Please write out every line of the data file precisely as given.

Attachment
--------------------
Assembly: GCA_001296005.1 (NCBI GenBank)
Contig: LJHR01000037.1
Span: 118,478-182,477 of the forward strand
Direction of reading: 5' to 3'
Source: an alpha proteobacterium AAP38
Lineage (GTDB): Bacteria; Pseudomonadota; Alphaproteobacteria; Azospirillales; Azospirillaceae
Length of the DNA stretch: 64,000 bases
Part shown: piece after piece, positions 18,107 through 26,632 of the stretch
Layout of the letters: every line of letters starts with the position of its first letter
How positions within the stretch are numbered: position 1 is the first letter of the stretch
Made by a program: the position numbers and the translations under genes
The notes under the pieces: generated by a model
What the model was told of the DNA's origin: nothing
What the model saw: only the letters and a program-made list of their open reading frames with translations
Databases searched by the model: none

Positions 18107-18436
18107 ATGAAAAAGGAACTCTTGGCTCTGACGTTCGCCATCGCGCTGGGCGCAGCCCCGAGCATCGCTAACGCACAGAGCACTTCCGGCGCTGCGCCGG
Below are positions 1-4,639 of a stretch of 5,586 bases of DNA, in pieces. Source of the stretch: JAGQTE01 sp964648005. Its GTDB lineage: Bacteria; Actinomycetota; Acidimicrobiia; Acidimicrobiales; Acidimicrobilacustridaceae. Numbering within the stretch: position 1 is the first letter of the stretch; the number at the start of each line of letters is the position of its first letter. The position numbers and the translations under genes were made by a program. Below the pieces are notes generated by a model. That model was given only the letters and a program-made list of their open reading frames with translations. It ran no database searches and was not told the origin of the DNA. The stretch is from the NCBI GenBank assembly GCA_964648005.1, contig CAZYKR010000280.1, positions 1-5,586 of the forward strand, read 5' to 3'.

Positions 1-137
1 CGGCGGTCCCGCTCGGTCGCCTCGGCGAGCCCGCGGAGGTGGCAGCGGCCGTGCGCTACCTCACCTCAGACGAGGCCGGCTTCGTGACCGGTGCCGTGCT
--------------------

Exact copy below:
Assembly: GCA_001296005.1 (NCBI GenBank)
Contig: LJHR01000037.1
Span: 118,478-182,477 of the forward strand
Direction of reading: 5' to 3'
Source: an alpha proteobacterium AAP38
Lineage (GTDB): Bacteria; Pseudomonadota; Alphaproteobacteria; Azospirillales; Azospirillaceae
Length of the DNA stretch: 64,000 bases
Part shown: piece after piece, positions 18,107 through 26,632 of the stretch
Layout of the letters: every line of letters starts with the position of its first letter
How positions within the stretch are numbered: position 1 is the first letter of the stretch
Made by a program: the position numbers and the translations under genes
The notes under the pieces: generated by a model
What the model was told of the DNA's origin: nothing
What the model saw: only the letters and a program-made list of their open reading frames with translations
Databases searched by the model: none

Positions 18107-18436
18107 ATGAAAAAGGAACTCTTGGCTCTGACGTTCGCCATCGCGCTGGGCGCAGCCCCGAGCATCGCTAACGCACAGAGCACTTCCGGCGCTGCGCCGG
Below are positions 1-4,639 of a stretch of 5,586 bases of DNA, in pieces. Source of the stretch: JAGQTE01 sp964648005. Its GTDB lineage: Bacteria; Actinomycetota; Acidimicrobiia; Acidimicrobiales; Acidimicrobilacustridaceae. Numbering within the stretch: position 1 is the first letter of the stretch; the number at the start of each line of letters is the position of its first letter. The position numbers and the translations under genes were made by a program. Below the pieces are notes generated by a model. That model was given only the letters and a program-made list of their open reading frames with translations. It ran no database searches and was not told the origin of the DNA. The stretch is from the NCBI GenBank assembly GCA_964648005.1, contig CAZYKR010000280.1, positions 1-5,586 of the forward strand, read 5' to 3'.

Positions 1-137
1 CGGCGGTCCCGCTCGGTCGCCTCGGCGAGCCCGCGGAGGTGGCAGCGGCCGTGCGCTACCTCACCTCAGACGAGGCCGGCTTCGTGACCGGTGCCGTGCT